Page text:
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Thread: When to use array formulas?

20010303, 13:47 #1
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When to use array formulas?
If you have an Excel list of several thousand rows where column B contains formulas such as =LEFT(A2,3), you could handle it in one of two ways.
1. (the easy way) enter =LEFT(A2,3) in cell B2 and copy it down to all the cells below, or
2. select cells B2:B3000 (or whatever) and enter the array formula {=LEFT(A2:A3000,3)}.
I would have thought that #2 would use less memory, calculate quicker and result in a smaller file size. The downsides would be the reduced maintainability (the "average" Excel user has never heard of array formulas), and the fact that you can't insert rows  particularly annoying if you have different array formulas in columns C, D, etc. as well. You would have to get rid of the array formulas, insert the row(s), then recreate the array formulas.
Anyway, regarding the possible benefits listed above, from what I can tell:
(a) the array formulas use MORE memory;
( the array formulas calculate SLOWER; and
© the file size is only slightly smaller  maybe by 5%.
My conclusion at this point would therefore be that array formulas should only be used when they have to be.
Any thoughts?

20010303, 15:49 #2
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Re: When to use array formulas?
My conclusion is the same. Arrays are very useful, but their recalc time impact can be such that I avoid them for calculations with a very large number of cells used in the formula argument (either a big range or many ranges). For my needs I often go with a multiple step =sumif(), and I've buried my P111 500 for twelve minute recalcs with cascaded sumif's!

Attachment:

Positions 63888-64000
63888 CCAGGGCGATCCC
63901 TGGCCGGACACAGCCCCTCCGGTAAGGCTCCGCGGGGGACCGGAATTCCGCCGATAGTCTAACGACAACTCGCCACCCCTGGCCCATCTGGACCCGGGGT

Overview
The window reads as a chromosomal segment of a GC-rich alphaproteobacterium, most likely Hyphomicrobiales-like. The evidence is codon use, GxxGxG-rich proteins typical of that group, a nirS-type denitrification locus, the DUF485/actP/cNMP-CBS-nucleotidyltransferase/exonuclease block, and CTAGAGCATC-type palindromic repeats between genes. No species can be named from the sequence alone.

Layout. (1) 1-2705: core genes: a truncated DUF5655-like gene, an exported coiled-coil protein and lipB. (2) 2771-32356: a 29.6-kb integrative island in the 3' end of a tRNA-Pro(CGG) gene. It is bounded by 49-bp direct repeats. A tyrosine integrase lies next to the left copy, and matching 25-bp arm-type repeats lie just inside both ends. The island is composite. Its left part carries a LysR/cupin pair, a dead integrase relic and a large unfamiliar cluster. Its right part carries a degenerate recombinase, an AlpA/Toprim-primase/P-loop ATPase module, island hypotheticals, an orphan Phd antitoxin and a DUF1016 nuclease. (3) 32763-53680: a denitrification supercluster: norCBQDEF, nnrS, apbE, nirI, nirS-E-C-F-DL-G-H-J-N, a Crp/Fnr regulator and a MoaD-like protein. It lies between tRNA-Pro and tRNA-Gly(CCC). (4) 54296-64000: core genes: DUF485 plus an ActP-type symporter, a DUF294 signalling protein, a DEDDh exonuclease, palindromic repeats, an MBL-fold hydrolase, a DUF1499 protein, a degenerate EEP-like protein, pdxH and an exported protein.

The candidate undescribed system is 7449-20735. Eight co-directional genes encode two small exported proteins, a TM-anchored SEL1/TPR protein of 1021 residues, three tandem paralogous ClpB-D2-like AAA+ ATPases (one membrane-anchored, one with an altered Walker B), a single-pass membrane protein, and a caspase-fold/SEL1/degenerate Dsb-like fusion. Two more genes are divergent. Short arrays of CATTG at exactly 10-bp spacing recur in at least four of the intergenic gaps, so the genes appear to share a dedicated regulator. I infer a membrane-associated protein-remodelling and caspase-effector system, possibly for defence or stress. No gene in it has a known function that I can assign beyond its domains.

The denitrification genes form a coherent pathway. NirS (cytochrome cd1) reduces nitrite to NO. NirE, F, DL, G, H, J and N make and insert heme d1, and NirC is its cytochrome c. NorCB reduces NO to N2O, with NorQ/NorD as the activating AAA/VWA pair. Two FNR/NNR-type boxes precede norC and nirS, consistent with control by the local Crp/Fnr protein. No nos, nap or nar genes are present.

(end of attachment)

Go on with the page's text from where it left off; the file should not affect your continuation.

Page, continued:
John ... I float in liquid gardens
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20010305, 19:49 #3
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Re: When to use array formulas?
True, you can't insert rows in the middle of the array, but there are cases where array formulas are invaluable. For example, I often have to use a 'SumProductIF' construct to calculate average salaries by month,by dept. from a long title/salary/dept listing which could have multiple counts for each title changing by month. I use an array formula construction like:
=SUM(IF(dept=something,(Month#headcount*salary)/month#headcount,0)
Once this is constructed, I can insert or delete rows withing the listing without breaking the formulas. I only have to work with a thousand rows or less so performance is no big factor.

20010305, 21:04 #4
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Re: When to use array formulas?
Hi,
I'd definitely agree with the timing degradation. I had a situation where I had perhaps 200300 array formulae on large vvolumes of data they were taking several minutes for a recalc. I ended up removing the formula and doing everything through VBA it takes 2 seconds now.Subway Belconnen home of the Signboard to make you smile. Get (almost) daily updates follow SubwayBelconnen on Twitter.